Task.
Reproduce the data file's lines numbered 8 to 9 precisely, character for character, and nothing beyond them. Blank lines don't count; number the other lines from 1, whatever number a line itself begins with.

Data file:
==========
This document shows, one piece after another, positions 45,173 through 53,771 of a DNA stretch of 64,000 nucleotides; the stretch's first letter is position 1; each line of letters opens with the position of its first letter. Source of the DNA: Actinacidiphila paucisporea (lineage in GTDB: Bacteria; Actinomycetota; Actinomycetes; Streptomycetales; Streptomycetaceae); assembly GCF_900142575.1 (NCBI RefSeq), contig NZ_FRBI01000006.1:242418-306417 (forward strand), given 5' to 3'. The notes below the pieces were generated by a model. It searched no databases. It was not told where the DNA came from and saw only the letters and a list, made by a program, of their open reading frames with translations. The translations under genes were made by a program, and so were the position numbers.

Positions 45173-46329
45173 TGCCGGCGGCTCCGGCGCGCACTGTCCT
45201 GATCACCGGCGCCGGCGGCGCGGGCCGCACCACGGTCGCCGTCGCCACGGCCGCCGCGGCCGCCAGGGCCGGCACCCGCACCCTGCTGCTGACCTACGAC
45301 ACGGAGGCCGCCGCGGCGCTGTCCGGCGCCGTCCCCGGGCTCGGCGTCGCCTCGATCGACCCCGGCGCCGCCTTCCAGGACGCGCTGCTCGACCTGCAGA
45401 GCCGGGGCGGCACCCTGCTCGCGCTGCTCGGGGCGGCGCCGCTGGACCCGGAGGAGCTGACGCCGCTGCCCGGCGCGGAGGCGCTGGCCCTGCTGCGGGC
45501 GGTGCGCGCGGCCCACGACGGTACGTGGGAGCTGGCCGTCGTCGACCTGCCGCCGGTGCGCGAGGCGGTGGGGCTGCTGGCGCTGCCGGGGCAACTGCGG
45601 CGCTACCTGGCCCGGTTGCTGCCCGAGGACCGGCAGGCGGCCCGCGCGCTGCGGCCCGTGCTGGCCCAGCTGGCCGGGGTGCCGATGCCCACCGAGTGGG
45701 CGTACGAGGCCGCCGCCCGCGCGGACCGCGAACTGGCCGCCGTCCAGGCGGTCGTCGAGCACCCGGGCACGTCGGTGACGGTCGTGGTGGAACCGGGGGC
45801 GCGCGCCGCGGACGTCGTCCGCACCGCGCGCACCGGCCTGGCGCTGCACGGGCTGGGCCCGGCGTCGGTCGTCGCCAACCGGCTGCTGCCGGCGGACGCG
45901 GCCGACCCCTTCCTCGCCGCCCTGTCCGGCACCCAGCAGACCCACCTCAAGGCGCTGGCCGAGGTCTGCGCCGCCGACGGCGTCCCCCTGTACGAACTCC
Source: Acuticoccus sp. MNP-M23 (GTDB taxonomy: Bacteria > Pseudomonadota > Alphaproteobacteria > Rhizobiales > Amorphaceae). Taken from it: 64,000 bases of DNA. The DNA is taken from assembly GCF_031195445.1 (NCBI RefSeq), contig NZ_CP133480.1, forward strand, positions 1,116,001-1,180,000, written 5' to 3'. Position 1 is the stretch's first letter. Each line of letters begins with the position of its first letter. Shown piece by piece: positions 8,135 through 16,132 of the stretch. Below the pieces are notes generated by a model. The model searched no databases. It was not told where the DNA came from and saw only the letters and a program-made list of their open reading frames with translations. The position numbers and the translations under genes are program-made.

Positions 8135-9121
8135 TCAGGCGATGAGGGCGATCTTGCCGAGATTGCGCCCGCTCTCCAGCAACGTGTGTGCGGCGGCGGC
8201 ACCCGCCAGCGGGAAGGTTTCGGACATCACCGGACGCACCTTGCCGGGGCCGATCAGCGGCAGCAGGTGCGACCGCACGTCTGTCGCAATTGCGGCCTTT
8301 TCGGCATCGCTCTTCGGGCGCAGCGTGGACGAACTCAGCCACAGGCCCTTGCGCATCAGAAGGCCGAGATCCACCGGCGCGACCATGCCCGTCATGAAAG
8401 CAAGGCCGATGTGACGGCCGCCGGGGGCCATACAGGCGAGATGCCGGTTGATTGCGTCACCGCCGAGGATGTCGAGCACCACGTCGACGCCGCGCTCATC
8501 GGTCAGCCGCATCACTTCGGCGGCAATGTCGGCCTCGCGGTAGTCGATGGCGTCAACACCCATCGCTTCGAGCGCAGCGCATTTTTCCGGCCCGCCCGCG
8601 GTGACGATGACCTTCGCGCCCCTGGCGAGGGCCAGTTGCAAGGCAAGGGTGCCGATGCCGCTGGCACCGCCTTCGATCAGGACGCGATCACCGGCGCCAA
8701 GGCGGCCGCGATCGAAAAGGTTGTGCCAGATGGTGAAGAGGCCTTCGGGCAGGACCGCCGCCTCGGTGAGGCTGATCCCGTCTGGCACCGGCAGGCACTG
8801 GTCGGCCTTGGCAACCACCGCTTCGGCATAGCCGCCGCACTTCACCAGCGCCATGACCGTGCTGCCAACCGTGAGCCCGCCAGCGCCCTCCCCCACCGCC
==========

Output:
45601 CGCTACCTGGCCCGGTTGCTGCCCGAGGACCGGCAGGCGGCCCGCGCGCTGCGGCCCGTGCTGGCCCAGCTGGCCGGGGTGCCGATGCCCACCGAGTGGG
45701 CGTACGAGGCCGCCGCCCGCGCGGACCGCGAACTGGCCGCCGTCCAGGCGGTCGTCGAGCACCCGGGCACGTCGGTGACGGTCGTGGTGGAACCGGGGGC